At first I thought it was some kind of bad joke but as the hours have passed I think I know they aren’t going to come back. I heard more banging earlier, like furniture being carried about. I think that’s to do with what Alice said about getting ready before the van comes. I heard the hiss of airbrakes, like on a large lorry. A removal van, perhaps? I heard the crunch on the gravel outside, people walking in and out of the house.
I’m still wondering about Melanie. She’d be about four now. I’m surprised neither Alice nor Ted mentioned her when we were chatting in the kitchen, having a cup of tea. And there were no photographs. I seemed to remember them being doting Grandparents, but there were no pictures of a fair-haired girl with a cheeky grin. That’s how I imagine Melanie, getting up to mischief.
Memories and imagination. That’s all I have left now. Oh, and the car seat. I’d bought a new one for the van, so I could carry her safely, if I was ever allowed to take her out again. The old one was wrecked in the crash. That was the last time I was allowed to see Melanie. She looked so peaceful and sleepy.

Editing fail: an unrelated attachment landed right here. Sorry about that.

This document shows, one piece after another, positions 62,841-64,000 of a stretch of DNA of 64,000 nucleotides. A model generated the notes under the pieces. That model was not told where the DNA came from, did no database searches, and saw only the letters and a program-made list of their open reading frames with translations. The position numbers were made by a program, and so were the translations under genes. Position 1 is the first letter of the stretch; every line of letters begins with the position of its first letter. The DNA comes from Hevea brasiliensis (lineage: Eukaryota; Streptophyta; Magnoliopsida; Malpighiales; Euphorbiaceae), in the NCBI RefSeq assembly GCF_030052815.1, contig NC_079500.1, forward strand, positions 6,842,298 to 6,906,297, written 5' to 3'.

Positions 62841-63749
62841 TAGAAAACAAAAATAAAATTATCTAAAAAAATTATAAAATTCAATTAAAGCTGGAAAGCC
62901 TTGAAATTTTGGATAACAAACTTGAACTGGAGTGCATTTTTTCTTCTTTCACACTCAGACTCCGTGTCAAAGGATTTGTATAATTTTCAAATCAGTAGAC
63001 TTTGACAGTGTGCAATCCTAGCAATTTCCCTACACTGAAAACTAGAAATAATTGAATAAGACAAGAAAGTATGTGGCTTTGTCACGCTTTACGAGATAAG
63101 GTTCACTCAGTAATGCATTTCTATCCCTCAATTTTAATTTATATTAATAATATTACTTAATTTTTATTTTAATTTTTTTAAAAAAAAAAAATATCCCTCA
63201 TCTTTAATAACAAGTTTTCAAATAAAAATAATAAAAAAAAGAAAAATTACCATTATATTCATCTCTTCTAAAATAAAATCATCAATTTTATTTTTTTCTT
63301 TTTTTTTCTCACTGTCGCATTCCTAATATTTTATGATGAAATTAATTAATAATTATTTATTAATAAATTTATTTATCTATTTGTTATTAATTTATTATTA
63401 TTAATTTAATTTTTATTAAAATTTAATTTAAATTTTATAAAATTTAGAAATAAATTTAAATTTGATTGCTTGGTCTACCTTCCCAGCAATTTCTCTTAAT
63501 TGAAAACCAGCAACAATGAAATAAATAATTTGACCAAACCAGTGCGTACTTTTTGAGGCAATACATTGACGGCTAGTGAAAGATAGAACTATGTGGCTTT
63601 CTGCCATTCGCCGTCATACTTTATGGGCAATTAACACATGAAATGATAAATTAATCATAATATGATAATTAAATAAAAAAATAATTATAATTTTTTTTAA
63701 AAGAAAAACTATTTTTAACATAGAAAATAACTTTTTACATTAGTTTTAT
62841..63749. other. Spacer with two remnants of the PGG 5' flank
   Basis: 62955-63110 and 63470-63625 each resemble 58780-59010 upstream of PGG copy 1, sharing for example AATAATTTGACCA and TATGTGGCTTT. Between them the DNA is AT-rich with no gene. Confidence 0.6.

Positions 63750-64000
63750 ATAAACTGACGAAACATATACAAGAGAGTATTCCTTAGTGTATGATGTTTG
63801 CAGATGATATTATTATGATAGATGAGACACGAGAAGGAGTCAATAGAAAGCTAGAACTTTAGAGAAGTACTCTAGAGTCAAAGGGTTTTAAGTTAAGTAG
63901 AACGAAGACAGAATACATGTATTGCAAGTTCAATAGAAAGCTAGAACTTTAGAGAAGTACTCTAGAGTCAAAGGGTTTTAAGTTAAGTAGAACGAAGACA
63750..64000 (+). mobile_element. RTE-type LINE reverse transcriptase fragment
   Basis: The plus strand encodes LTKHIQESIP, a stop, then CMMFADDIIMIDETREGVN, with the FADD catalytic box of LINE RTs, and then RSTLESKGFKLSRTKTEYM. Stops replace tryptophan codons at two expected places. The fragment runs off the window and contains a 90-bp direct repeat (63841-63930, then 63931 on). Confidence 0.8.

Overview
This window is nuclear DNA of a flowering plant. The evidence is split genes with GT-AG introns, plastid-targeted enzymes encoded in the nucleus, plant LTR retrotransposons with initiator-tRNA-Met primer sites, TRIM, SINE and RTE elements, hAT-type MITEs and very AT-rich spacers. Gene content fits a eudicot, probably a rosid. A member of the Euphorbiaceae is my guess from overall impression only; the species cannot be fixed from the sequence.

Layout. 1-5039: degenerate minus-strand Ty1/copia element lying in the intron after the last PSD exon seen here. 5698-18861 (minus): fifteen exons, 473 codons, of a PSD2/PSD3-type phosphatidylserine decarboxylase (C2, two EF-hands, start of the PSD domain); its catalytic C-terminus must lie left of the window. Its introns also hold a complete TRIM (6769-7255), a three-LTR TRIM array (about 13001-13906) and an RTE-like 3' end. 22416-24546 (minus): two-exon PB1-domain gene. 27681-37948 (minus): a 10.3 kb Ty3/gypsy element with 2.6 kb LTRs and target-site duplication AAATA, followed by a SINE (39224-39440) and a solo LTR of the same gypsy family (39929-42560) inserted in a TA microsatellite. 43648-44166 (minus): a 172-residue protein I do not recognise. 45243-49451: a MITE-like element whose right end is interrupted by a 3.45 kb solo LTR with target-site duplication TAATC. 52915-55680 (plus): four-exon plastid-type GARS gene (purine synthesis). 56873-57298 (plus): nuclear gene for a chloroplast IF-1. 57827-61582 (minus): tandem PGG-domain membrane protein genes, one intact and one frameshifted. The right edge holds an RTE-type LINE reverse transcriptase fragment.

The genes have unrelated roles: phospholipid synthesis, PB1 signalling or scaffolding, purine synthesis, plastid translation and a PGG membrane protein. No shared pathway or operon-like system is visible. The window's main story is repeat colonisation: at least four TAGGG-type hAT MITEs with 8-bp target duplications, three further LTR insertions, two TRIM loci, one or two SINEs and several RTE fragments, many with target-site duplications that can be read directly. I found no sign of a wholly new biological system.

That was about the time Cheryl and I split up. I haven’t seen either of them since. That’s why it was a surprise that Ted and Alice invited me round. I’ve been away for a while, not been able to get back here. Unavoidably detained, so to speak.
So, it was a nice gesture that they got in touch. I don’t think they really needed anything done with their wiring; it was just an excuse to see me again. But I wonder why they wouldn’t answer my questions about Cheryl or Melanie? It’s like they don’t exist any more.
It’s been quiet for hours now. I think they’ve gone. I’m starting to panic a bit. It’s cold and dark down here in the cellar. Like being buried. Like Cheryl and Melanie, now I come to think of it. My heart is thumping in my chest. They’re not coming back. None of them are. They’ve left me here.
I wonder how long it’ll take before I wake up.
Because this is a nightmare, right?
Sue Harding works in a library in Warks. Having spent years 'shelving' books, she's starting to 'write' them instead! Sue blogs here: http://irefusetogoquietly.blogspot.com/